This process resulted in a much improved finish after curing. So I repeated the same process over the remaining surface. Of course, all that surface area had to be sanded first, which used up a lot of sandpaper. I believe the best way to deal with this is to insure that the surface is as smooth as I can get it in the application process.

The results for the rest of the frame mirrored what I had experienced in the experiment, with a much smoother surface. I have yet to try this approach on the initial coat on bare wood, so I am not sure if it will work as well. I will be experimenting with that when I do the other side of the frame. But I will need to do at least one more coat on the first side. Three coats reduces the likelihood that any areas remain uncovered or inadequately covered.

There are a few other issues that I will need to try and work out. The biggest is drips that accumulate on the bottom side of the frame as the top side is coated. I think that I can handle this by doing a wipe down after coating the top side. Otherwise these drips will harden and have to be sanded off. And I need to insure that the part is lying flat because this unthickened resin runs quite easily which results in ridges at the low points of the part. These will have to be sanded off as well.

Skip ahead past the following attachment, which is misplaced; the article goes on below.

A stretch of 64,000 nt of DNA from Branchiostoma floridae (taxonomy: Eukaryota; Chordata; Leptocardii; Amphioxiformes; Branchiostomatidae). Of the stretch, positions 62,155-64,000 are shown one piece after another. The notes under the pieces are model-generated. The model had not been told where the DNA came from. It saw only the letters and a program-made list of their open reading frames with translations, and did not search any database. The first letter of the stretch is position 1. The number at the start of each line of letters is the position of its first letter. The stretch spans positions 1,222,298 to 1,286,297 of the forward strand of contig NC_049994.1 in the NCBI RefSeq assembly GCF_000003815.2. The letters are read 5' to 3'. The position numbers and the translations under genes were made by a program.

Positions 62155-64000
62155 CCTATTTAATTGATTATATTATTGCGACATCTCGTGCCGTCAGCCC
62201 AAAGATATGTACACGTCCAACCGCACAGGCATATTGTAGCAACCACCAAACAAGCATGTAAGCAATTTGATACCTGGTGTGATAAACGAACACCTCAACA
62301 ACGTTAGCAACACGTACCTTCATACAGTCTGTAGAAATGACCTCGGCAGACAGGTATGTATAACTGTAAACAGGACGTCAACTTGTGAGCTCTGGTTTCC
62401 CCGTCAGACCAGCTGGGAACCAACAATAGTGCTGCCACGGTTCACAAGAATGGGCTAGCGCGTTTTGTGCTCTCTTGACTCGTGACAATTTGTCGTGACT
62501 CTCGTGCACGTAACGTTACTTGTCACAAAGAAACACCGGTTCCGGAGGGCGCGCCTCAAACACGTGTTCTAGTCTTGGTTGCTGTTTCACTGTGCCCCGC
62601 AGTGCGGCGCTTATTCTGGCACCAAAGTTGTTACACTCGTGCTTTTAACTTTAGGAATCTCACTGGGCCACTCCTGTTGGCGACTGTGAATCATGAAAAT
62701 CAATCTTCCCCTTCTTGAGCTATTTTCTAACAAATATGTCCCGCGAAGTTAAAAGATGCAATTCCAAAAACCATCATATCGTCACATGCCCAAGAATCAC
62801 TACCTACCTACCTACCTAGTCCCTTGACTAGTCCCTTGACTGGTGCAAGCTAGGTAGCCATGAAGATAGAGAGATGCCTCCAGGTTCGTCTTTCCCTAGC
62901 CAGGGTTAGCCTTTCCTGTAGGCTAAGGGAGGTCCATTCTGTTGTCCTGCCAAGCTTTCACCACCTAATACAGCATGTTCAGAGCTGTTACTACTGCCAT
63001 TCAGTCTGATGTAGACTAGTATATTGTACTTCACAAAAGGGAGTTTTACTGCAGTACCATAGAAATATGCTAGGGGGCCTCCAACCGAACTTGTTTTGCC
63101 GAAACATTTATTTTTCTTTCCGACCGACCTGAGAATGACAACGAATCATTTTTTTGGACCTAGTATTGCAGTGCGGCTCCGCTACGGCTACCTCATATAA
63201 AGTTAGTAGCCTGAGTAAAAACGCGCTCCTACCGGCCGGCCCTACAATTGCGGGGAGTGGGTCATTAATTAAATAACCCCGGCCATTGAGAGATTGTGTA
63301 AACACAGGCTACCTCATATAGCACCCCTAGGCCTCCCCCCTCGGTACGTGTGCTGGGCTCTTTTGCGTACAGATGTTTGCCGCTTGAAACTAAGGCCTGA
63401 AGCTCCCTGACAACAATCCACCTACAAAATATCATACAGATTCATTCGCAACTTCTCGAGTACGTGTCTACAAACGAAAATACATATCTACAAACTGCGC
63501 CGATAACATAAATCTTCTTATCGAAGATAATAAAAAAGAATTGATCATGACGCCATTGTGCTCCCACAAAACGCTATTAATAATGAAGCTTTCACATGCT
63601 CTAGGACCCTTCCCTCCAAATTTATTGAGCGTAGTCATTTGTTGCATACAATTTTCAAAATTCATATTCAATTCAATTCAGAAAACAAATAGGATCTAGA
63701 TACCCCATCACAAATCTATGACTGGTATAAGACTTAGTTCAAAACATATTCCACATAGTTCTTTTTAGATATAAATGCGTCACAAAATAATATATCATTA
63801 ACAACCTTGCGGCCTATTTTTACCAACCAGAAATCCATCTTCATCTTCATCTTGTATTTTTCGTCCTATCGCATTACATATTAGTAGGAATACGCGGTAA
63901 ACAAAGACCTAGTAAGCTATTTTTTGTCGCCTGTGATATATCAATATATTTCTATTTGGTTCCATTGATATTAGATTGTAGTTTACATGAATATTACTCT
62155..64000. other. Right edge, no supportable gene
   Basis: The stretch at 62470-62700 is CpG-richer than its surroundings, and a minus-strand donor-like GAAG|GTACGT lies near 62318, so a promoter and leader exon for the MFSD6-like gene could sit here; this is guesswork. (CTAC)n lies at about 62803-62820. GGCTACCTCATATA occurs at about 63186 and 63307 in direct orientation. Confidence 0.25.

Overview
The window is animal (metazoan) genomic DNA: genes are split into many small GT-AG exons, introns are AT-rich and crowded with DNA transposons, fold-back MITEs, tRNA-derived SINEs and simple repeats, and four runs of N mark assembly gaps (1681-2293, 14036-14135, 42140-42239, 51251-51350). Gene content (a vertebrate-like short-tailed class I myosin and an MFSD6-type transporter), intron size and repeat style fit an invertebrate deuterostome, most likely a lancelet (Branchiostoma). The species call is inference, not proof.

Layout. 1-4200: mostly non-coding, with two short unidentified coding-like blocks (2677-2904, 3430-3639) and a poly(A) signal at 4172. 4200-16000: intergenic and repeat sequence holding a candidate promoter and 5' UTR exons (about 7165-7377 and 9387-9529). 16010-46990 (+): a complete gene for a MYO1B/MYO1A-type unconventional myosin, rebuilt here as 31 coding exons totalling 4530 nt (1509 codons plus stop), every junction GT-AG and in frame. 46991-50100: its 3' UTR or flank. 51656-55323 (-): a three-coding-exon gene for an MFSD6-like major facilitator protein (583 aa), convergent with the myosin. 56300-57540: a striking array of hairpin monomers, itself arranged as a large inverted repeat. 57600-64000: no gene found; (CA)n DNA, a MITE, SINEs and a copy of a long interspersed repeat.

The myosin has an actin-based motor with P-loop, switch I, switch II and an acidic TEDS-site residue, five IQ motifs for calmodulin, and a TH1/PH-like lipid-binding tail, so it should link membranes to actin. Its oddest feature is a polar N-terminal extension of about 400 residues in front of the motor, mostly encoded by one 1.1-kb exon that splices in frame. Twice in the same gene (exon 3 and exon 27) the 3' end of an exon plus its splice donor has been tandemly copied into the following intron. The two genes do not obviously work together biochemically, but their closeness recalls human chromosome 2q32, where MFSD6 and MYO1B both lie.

So to recap the process so far.

  1. Lightly sand and clean up with alcohol
  2. Slowly mix the resin and slowly pour onto the surface in small batches
  3. Smooth out the resin with a foam brush, trying to eliminate any bubbles
  4. After curing and before applying next coat, wash the surface with warm water and soap to remove amine blush
  5. Light sanding to remove any roughness
  6. Apply next coat using previous technique
  7. After final coat, clean off amine blush with warm water and soap.
And again, to reiterate, I haven't tried this approach on bare wood since the initial attempt. However, I have confidence that it will work as expected.

That's it for now. This process will be ongoing for several weeks due to the curing times and multiple coats required.

Update 5/20/2013 - A friendly reader has noted that amine blush is actually water soluble and not affected by acetone or alcohol.  I looked this up and as the reader mentioned, the clean up requires warm water and a mild soap along with a scotchbrite pad.

This is considerably safer than acetone and I wanted to get the word out about this in my blog. I also found that it is a good idea to wash even before sanding  as the sanding process can actually drive the blush into the lower layers. Fortunately, I am not too far into the process of encapsulation and I can correct the mistakes I have already made.

Click Here To Comment:

  1. Amine blush is water-soluable, so using solvents is not only unnecessary, but using solvents will not do the job. All you need is plain water and a Scotch-Brite pad. Use a spray bottle for ease of application (or any other way you like), light pressure with the pad, followed by a quick wipe with a clean, dry cloth. Easy and safe and effective, and the right way to do it. Good luck.

    1. Well I am certainly glad you mentioned this. I had assumed that this could be cleaned by acetone. I thought that resin could only have solvent based by products and I didn't even bother to look it up. I have since done so and I appreciate it that you brought this to my attention. Fortunately, I am not too far into this process and can correct the mistakes already made.